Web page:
A clean driveway gives an impressive view, while a dirty driveway might seem ugly and reduce a home’s value or design.
Plough Snow Carefully
In the cold season, snow piles up, and you have to plow it out of your driveway. Use a shovel, raise the blade, and avoid scrapping the material used to make the driveway. Plastic shovels are a better solution since they plow the snow without damaging the driveway.
Maintain Driveway Edges
Your driveway should be well-rounded. Whichever material you use, you have to ensure that you occasionally check on the edges.
For the loose material on driveways, having a boundary is essential. This prevents loose edges from rolling away or scattering due to various agents. Note that materials like asphalt chip away on the edges when heavy vehicles are driven on them.
Make sure that the edges are restored to improve the life of your driveway and keep it neat.
Roofing tar is too light for use on your driveway. It also takes a long time to dry, and during the hot season, it is bound to get soft and sticky. Your vehicle’s tires can easily get ruined when driven on roofing tar driveways. Therefore, go for better alternatives that are more suitable for a driveway than roofing tar.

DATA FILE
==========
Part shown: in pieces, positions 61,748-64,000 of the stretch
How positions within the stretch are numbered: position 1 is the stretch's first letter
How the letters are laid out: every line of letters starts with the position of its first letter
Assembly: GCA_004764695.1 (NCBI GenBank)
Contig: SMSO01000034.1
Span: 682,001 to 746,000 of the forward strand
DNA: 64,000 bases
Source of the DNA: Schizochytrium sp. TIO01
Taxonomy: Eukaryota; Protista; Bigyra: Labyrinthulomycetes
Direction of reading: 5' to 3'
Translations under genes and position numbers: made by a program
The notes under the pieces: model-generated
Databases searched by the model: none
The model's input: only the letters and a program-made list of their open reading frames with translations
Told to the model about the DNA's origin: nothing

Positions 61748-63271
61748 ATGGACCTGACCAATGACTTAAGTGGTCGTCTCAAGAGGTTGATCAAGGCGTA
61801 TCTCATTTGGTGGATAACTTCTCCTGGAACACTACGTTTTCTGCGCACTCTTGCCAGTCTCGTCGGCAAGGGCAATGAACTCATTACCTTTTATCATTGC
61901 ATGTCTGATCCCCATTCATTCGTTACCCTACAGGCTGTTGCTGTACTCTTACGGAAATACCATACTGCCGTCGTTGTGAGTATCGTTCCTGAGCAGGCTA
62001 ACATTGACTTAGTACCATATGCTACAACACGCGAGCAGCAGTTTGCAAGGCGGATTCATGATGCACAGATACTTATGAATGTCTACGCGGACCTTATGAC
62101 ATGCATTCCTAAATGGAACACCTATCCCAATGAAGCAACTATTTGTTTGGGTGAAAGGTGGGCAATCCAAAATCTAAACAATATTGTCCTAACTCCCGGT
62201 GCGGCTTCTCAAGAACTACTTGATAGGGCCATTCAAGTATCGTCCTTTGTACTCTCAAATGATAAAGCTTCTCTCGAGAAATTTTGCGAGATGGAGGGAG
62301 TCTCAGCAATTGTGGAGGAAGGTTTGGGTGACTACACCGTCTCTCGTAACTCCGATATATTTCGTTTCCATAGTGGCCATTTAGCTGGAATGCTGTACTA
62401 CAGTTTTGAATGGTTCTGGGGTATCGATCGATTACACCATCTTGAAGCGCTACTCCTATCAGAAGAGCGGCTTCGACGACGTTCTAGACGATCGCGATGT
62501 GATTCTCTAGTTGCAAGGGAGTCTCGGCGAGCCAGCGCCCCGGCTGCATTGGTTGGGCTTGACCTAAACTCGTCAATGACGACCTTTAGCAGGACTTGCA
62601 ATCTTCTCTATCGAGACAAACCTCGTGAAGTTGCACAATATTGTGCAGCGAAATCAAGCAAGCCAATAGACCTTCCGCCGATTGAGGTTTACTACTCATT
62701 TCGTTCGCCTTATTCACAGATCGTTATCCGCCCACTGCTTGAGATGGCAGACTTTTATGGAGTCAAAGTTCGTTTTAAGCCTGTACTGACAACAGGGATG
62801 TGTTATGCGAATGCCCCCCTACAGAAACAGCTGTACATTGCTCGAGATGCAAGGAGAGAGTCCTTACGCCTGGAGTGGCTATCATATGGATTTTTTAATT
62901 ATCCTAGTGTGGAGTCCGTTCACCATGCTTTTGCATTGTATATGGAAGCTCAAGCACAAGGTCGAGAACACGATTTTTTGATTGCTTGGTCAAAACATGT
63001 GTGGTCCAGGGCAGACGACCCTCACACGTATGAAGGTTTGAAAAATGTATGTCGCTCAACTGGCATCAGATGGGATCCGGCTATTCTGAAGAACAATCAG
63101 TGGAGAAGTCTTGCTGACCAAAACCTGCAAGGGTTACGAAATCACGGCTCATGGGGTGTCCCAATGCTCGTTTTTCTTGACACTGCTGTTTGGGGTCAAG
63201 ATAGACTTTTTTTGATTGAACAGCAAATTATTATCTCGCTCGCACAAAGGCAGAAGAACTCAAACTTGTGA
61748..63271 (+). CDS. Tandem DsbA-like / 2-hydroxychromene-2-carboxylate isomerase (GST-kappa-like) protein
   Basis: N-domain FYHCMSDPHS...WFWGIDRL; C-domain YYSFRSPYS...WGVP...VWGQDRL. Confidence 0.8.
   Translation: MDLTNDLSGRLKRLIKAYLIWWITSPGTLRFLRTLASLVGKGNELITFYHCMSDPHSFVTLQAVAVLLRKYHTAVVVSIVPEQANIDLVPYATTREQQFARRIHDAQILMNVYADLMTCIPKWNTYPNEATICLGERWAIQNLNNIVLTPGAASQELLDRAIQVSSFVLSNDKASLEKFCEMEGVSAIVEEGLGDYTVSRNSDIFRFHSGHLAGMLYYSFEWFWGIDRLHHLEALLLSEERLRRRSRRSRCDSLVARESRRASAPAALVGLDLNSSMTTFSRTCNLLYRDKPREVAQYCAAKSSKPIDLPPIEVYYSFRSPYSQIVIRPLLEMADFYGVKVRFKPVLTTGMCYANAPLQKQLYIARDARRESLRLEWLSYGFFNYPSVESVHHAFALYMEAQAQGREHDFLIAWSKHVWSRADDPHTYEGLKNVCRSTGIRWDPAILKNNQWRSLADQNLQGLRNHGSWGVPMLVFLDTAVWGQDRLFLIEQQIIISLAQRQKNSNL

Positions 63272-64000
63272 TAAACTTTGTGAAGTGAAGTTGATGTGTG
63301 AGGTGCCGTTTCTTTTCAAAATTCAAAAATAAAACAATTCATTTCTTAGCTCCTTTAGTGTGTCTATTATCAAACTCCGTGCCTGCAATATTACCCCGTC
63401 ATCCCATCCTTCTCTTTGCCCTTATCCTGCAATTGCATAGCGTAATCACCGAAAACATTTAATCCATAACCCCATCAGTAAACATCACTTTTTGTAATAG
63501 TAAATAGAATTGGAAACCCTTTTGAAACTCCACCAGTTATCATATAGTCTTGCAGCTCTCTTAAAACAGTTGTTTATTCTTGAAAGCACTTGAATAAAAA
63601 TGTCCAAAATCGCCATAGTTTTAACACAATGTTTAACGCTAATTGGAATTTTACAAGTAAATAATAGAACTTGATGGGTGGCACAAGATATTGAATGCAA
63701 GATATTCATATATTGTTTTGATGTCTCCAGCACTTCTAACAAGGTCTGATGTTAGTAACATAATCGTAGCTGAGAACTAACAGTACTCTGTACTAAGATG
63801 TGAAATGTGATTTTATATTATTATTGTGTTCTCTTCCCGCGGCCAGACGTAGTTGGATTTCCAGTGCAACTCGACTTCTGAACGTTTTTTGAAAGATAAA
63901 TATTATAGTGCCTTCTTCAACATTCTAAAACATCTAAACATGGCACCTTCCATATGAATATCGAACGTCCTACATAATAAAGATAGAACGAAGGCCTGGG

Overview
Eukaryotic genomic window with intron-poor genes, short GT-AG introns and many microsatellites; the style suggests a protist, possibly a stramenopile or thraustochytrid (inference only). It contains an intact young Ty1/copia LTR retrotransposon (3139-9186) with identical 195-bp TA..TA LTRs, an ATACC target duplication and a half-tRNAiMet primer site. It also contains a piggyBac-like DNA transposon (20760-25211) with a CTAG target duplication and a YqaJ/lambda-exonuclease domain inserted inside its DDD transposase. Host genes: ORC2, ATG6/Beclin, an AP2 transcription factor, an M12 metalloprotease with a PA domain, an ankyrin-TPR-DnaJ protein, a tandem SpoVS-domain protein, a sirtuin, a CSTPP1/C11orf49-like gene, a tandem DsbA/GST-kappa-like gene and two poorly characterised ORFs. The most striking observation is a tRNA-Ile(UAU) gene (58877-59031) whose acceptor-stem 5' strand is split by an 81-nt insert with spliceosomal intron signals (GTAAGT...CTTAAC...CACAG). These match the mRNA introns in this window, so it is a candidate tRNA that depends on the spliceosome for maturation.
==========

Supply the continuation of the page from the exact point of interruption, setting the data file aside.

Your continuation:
With the multiple materials to pick from, what to use is in your hands. You can choose a material that best suits your home, finances, or even home design and enjoys a better experience.
Emma is a graduate of Domestic Science or Family and Consumer Sciences (Home Economics) from the University of Wisconsin. She has 7 years of experience Working with the strategic section of BestBuy and now writing full-time for Homeeon.
From Managing the Home, Interiors, Cleaning, and Exteriors to Gardening and everything about Making A Home Liveable – is her passion and this Homeeon is the result of this.
Emma loves decorating her home with the best stuff found online. She cares about quality over anything and writes reviews about them here in Homeeon. Get in touch with her over Pinterest.